The sub has been around all the way since late October of 2008, and will be celebrating its 14th birthday in just over a month’s time. While everyone’s welcome to be a member, if you’re actually planning on posting any Bizarr-o World/Totally-Not-The-Onion-y headlines there, there are a bunch of rules that you’ve got to be aware of. They help maintain the high quality of the content and keep the community healthy.
The moderators of r/nottheonion ask members of the community to not alter any of the headlines that they share. “The title of your submission should match the article's headline exactly. Copy and paste from the article, leaving out any subtitles, bylines, or other information,” they write.
“Both the title and body of your article should sound like something The Onion would write. This can be highly subjective—there's no one-size-fits-all guide to what fits here. Moderators may rule posts Not Oniony at their own discretion,” the mod team explains that there’s a bit of subjectivity involved here as well. In short, the headline should sound like something you’d find on The Onion (or the just-as-witty The Babylon Bee if you’re on the other end of the political spectrum).
Obviously, the headlines you share have to be from news articles. So blog or social media posts simply won’t cut it here. You should also aim to use original and reliable sources. Nothing older than two weeks of the publication date should be shared on the sub. Meanwhile, try to avoid tabloid news stories.
Outlets like The Sun, The Mirror, The Daily Mail, and others tend to overhype certain stories and sometimes strongly rely on the rumor mill and guesswork. There are plenty of capable, hard-working journalists working there. But the format of their stories is, well, that of tabloids. Naturally, that bleeds over to their headlines.
Take care to check if the headline you’re sharing is actually true and not satire. Some well-respected news sites actually have their own satirical sections: for example, the legendary Borowitz Report on The New Yorker. (As a side note, Pandas, if you haven’t already, check the BR out; it’s great stuff… as is The New Yorker as a whole.)
“Work out what in the article people want to know most, and then write a headline that suggests they'll learn that if they click on it—but ensure the payoff is just as good as the headline promises,” she told us.
“Clickbait works because people are desperate to know the 'one weird trick that doctors don't want you to know!' or similar. When it turns out that the trick is actually something really mundane, readers feel cheated," media expert Ariane explained to Bored Panda that clickbait works only as long as the content in the article is worth the audience’s attention.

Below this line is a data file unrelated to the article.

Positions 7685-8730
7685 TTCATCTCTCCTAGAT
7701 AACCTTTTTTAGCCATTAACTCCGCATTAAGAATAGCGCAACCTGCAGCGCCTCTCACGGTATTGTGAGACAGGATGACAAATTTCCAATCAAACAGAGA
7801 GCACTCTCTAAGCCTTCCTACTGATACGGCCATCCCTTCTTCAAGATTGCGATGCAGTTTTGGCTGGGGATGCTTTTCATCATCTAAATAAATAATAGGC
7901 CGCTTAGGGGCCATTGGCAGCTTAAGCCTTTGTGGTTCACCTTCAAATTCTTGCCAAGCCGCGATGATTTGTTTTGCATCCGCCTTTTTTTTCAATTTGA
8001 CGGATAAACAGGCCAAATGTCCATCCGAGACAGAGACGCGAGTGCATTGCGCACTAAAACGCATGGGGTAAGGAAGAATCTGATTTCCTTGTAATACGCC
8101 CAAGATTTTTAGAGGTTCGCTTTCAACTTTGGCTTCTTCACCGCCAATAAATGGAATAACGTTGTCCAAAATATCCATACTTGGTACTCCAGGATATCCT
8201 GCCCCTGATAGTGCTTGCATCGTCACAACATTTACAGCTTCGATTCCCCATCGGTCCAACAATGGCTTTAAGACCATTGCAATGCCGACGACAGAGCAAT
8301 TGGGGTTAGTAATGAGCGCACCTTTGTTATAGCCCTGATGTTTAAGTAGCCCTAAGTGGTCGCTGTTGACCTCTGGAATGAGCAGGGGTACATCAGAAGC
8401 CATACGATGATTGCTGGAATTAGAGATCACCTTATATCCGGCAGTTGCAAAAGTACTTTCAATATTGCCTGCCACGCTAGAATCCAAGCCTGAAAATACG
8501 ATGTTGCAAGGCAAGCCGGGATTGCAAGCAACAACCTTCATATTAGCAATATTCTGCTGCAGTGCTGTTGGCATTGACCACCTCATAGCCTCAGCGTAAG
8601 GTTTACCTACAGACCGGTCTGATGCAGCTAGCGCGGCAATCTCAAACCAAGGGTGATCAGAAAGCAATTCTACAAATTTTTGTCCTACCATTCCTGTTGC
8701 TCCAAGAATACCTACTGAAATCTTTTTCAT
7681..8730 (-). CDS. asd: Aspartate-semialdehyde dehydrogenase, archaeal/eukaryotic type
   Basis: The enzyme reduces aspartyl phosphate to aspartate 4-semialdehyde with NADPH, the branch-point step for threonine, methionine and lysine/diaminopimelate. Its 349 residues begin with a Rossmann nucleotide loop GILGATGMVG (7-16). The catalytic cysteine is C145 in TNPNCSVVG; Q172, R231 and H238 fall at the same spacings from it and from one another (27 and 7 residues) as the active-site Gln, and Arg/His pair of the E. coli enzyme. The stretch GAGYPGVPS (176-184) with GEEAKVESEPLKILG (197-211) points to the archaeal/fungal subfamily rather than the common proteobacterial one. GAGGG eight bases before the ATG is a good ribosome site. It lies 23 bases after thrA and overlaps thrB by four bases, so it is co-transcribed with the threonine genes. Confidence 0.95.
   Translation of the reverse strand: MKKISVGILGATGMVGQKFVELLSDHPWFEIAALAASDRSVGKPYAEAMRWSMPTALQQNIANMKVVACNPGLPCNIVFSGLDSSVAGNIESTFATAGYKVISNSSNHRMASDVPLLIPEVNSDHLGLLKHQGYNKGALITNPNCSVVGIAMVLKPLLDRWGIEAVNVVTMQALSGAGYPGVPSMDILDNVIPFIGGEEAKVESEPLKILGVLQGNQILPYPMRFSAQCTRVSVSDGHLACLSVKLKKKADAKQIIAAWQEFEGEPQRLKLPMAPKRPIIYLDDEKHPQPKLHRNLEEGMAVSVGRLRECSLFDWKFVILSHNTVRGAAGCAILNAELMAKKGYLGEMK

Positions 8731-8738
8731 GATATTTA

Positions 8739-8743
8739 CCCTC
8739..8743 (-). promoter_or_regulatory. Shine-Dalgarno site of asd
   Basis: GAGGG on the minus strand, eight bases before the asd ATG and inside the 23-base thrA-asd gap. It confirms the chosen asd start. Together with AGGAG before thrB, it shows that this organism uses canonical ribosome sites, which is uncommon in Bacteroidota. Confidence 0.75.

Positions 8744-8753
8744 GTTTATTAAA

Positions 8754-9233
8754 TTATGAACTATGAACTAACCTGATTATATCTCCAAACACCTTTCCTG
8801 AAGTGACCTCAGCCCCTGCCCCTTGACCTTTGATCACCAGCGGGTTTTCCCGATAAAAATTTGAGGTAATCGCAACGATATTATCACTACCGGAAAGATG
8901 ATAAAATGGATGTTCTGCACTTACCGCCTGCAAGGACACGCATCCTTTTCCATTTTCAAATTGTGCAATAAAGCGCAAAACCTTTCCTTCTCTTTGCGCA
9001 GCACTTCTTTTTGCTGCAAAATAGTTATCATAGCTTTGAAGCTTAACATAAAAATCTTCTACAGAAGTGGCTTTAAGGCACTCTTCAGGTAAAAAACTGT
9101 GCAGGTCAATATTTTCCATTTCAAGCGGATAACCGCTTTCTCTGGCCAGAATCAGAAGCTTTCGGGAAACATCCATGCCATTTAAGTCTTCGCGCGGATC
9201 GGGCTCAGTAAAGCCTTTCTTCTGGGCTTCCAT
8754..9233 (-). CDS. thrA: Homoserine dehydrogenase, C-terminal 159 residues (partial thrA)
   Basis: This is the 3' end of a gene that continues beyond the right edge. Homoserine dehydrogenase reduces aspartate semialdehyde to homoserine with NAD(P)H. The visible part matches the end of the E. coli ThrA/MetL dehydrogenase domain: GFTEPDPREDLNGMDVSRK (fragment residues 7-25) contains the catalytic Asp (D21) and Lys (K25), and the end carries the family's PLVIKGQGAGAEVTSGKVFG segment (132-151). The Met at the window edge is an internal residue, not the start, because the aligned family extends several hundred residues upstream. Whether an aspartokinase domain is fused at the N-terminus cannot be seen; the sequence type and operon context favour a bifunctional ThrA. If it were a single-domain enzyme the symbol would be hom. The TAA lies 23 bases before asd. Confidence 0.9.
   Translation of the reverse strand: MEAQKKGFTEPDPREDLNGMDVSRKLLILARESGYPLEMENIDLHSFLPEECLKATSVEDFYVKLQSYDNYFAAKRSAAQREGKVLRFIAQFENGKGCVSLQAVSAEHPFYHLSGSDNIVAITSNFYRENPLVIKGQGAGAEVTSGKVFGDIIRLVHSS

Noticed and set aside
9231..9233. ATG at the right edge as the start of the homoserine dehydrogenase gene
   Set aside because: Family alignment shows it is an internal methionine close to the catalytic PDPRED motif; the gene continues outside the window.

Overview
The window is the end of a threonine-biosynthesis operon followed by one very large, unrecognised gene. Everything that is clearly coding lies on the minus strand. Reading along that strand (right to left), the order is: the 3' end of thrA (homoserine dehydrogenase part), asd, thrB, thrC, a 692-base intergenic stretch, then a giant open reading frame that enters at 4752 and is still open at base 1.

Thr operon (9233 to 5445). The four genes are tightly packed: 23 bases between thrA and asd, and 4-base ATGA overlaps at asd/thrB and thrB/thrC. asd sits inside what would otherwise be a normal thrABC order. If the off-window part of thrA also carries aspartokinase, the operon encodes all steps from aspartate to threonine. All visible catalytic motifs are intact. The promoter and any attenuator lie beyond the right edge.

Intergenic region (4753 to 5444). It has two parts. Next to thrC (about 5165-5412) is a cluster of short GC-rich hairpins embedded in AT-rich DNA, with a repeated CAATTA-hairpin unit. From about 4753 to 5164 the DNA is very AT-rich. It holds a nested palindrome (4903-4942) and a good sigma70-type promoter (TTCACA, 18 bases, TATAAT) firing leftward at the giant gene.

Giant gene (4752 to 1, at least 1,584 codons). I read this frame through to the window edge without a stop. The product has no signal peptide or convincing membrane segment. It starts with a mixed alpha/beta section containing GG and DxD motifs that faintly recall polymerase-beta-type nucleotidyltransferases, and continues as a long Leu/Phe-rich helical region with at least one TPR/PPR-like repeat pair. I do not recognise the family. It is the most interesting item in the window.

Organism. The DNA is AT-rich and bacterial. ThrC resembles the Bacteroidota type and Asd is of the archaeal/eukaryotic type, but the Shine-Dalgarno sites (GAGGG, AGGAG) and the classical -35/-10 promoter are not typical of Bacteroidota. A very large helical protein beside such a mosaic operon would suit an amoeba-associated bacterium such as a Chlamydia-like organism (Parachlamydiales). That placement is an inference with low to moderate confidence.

She added that bad news stories are usually more dramatic than good news, meaning there’s more entertainment to be had, even if the topic is making you miserable.
“This instinct towards drama and not empathy doesn't show humanity in its best light,” the writer said. “They [the readers] want to ogle at what's happened because it's dramatic and entertaining and scary, but it's also a warning of what could happen to them if they're not careful,” she noted that articles about bad events are akin to car crashes.
Media and entertainment expert Mike Sington, from Los Angeles, recently spoke with Bored Panda about why people tend to flock to negative news stories more than positive ones. He also shared his thoughts as to why internet users love expressing their hate for something on social media.
"People enjoy being part of a gang that can pile on, and hate things, on social media. Plus it can be done anonymously, from behind a screen, in the comfort of your home," he said.
"It’s much harder for positive, wholesome news to stand out. The negative tends to upset us or anger us, which grabs our attention viscerally,” Hollywood’s Ultimate Insider told us.
For instance, one thing that many people enjoy (even some of them won’t admit it) is seeing public figures and celebrities fall from grace. These are people that internet users look up to. Some of them even put them on a pedestal.
"So when they fall from grace and mess up, there’s almost a sense of relief. It can be enjoyable to some people because the celebrity becomes more relatable. People realize things can go wrong in a celebrity’s life, so they’re really not that different from myself," he said.